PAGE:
Codispoti, C. D., Levin, L., LeMasters, G. K., Ryan, P., Reponen, T., Villareal, M., ... Bernstein, D. I. (2010). Breast-feeding, aeroallergen sensitization, and environmental exposures during infancy are determinants of childhood allergic rhinitis. The Journal of Allergy and Clinical Immunology, 125(5), pp. 1054-1060.e1. doi:10.1016/j.jaci.2010.02.004.
Codispoti CD, et al. Breast-feeding, Aeroallergen Sensitization, and Environmental Exposures During Infancy Are Determinants of Childhood Allergic Rhinitis. J Allergy Clin Immunol. 2010;125(5):1054-1060.e1. PubMed PMID: 20392478.
* Article titles in AMA citation format should be in sentence-case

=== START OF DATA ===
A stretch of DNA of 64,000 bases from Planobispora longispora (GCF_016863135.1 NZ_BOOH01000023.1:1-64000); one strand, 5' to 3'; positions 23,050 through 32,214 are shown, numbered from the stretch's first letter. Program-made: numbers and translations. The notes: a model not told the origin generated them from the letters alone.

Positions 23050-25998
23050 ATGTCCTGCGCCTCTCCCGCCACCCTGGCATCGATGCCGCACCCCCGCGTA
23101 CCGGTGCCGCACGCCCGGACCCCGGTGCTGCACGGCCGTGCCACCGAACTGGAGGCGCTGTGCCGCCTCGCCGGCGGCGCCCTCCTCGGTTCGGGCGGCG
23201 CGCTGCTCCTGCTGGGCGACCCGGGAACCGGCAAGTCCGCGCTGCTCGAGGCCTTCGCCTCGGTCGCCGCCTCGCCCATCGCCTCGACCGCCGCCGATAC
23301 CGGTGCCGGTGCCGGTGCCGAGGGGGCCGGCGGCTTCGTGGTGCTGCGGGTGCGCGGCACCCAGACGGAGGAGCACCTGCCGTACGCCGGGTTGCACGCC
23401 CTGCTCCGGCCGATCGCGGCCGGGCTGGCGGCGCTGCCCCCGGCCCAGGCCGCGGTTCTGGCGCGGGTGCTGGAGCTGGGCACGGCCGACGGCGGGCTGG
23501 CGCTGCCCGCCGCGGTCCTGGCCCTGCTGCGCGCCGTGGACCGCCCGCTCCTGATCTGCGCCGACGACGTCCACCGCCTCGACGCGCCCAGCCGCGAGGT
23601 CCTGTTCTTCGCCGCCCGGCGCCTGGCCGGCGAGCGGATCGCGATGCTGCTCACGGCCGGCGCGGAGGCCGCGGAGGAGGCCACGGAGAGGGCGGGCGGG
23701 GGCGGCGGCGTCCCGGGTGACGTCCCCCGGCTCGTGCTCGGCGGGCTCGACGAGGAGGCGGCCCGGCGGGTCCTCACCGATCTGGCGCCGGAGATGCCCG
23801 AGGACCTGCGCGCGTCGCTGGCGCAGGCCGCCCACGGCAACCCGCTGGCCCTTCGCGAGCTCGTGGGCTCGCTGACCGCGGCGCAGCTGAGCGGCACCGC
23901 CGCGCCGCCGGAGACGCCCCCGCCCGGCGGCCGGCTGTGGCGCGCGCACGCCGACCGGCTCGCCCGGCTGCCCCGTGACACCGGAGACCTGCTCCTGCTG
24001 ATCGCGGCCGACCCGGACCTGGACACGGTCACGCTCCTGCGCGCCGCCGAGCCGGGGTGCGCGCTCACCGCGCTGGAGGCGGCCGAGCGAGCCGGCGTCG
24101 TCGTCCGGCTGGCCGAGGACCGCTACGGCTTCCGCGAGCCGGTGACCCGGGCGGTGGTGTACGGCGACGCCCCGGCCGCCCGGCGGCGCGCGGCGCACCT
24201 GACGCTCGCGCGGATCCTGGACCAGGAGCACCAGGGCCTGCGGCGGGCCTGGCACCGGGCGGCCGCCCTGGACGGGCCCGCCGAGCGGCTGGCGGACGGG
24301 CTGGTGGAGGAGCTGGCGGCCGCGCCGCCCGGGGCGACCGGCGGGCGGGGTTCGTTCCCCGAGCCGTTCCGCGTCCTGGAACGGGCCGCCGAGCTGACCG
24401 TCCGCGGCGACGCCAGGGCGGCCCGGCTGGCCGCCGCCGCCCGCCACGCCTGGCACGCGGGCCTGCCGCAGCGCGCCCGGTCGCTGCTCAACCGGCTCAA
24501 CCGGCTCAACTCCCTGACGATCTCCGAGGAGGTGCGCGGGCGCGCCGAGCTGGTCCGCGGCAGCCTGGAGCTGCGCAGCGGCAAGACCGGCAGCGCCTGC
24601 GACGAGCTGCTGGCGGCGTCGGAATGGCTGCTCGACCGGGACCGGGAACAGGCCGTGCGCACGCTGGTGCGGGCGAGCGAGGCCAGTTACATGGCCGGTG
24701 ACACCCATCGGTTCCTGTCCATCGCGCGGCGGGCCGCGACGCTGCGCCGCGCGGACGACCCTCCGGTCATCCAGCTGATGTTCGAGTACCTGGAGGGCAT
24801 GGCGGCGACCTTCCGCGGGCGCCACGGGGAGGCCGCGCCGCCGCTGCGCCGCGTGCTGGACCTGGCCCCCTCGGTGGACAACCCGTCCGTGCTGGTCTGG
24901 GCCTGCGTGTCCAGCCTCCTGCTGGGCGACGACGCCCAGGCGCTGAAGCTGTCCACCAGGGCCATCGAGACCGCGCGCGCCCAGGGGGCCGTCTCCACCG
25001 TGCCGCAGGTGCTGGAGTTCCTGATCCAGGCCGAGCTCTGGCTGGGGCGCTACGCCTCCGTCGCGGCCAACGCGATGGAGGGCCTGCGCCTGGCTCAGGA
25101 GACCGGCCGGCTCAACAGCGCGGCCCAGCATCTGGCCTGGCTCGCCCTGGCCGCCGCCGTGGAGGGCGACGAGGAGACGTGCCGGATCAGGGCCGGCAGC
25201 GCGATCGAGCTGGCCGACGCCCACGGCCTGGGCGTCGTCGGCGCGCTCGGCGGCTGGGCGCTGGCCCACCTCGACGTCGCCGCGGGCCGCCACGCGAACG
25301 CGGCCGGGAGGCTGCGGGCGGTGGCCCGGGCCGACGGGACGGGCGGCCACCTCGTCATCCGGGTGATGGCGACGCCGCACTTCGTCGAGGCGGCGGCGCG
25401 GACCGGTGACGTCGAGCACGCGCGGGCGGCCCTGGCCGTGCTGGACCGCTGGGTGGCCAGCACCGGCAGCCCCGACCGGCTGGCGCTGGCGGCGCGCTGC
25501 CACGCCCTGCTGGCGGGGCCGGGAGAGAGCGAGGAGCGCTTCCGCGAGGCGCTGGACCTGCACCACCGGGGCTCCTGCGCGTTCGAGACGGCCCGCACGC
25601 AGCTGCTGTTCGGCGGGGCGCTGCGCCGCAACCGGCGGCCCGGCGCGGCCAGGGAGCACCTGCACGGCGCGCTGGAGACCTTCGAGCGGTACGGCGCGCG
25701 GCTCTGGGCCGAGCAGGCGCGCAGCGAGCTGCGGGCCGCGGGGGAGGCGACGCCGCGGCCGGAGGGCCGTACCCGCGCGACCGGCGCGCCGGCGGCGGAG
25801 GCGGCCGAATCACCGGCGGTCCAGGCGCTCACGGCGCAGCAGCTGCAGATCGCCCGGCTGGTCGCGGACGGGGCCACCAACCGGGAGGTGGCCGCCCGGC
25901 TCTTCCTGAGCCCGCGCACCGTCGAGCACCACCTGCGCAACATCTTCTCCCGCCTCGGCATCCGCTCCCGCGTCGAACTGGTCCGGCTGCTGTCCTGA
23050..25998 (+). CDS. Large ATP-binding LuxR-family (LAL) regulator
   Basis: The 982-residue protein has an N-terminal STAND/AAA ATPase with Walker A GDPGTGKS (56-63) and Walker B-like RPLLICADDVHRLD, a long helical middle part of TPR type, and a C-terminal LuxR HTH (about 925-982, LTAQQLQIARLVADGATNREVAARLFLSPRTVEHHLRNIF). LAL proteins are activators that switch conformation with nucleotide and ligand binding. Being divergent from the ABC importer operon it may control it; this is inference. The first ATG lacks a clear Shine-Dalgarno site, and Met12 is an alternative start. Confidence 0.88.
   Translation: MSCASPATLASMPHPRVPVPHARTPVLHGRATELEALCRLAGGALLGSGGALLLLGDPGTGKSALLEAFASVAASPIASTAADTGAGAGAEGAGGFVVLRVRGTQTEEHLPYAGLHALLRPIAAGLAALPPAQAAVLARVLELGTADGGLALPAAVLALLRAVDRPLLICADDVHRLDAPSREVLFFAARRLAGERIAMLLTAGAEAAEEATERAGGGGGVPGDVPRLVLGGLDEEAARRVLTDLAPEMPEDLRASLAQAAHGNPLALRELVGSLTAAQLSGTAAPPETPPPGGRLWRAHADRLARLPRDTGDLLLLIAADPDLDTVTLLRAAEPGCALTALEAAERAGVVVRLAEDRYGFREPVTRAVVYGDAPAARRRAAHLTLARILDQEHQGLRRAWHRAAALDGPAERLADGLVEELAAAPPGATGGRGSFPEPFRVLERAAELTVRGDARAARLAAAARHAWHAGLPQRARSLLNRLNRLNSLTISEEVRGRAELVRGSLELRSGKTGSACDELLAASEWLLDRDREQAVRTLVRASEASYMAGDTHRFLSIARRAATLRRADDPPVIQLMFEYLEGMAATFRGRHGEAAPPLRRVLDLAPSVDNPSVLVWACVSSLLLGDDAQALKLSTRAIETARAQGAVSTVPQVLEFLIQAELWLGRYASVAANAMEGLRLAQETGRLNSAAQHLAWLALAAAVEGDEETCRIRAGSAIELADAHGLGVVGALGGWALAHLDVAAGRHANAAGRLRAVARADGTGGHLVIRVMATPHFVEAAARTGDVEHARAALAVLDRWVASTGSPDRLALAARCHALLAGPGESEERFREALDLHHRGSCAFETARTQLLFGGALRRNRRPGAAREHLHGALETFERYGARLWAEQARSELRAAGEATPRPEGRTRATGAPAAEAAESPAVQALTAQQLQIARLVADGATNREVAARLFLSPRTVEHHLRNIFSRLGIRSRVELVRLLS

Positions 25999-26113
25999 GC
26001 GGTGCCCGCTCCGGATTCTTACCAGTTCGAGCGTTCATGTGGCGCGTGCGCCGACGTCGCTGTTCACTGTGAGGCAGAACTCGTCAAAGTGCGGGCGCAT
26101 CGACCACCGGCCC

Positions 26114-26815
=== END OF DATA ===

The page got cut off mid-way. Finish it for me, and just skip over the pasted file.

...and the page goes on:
TY - JOUR T1 - Breast-feeding, aeroallergen sensitization, and environmental exposures during infancy are determinants of childhood allergic rhinitis. AU - Codispoti,Christopher D, AU - Levin,Linda, AU - LeMasters,Grace K, AU - Ryan,Patrick, AU - Reponen,Tiina, AU - Villareal,Manuel, AU - Burkle,Jeff, AU - Stanforth,Sherry, AU - Lockey,James E, AU - Khurana Hershey,Gurjit K, AU - Bernstein,David I, Y1 - 2010/04/14/ PY - 2009/08/30/received PY - 2010/01/27/revised PY - 2010/02/02/accepted PY - 2010/4/16/entrez PY - 2010/4/16/pubmed PY - 2010/6/22/medline SP - 1054 EP - 1060.e1 JF - The Journal of allergy and clinical immunology JO - J. Allergy Clin. Immunol. VL - 125 IS - 5 N2 - BACKGROUND: Infant predictors of early childhood allergic rhinitis (AR) are poorly understood. OBJECTIVE: We sought to identify environmental exposures and host factors during infancy that predict AR at age 3 years. METHODS: High-risk children from greater Cincinnati were followed annually from ages 1 to 3 years. AR was defined as sneezing, runny, or blocked nose in the prior 12 months and a positive skin prick test (SPT) response to 1 or more aeroallergens. Environmental and standardized medical questionnaires determined exposures and clinical outcomes. Primary activity area dust samples were analyzed for house dust endotoxin (HDE) and (1-3)-beta-D-glucan. Fine particulate matter sampled at 27 monitoring stations was used to estimate personal elemental carbon attributable to traffic exposure by using a land-use regression model. RESULTS: Of 361 children in this analysis, 116 had AR, and 245 were nonatopic and nonsymptomatic. Prolonged breast-feeding in African American children (adjusted odds ratio [aOR], 0.8; 95% CI, 0.6-0.9) and multiple children in the home during infancy was protective against AR (aOR, 0.4; 95% CI, 0.2-0.8). Food SPT response positivity and tree SPT response positivity in infancy increased the risk of AR at age 3 years (aOR of 4.4 [95% CI, 2.1-9.2] and aOR of 6.8 [95% CI, 2.5-18.7], respectively). HDE exposure was associated with AR; the effect was dependent on exposure level. Elemental carbon attributable to traffic and environmental tobacco smoke exposure showed no effect on AR. CONCLUSION: Prolonged breast-feeding in African American subjects and multiple children in the home during infancy reduced the risk of AR at age 3 years. SPT response positivity to food and tree allergens enhanced risk. The HDE effect on AR was related to exposure. SN - 1097-6825 UR - https://www.unboundmedicine.com/medline/citation/20392478/full_citation L2 - https://linkinghub.elsevier.com/retrieve/pii/S0091-6749(10)00283-6 DB - PRIME DP - Unbound Medicine ER -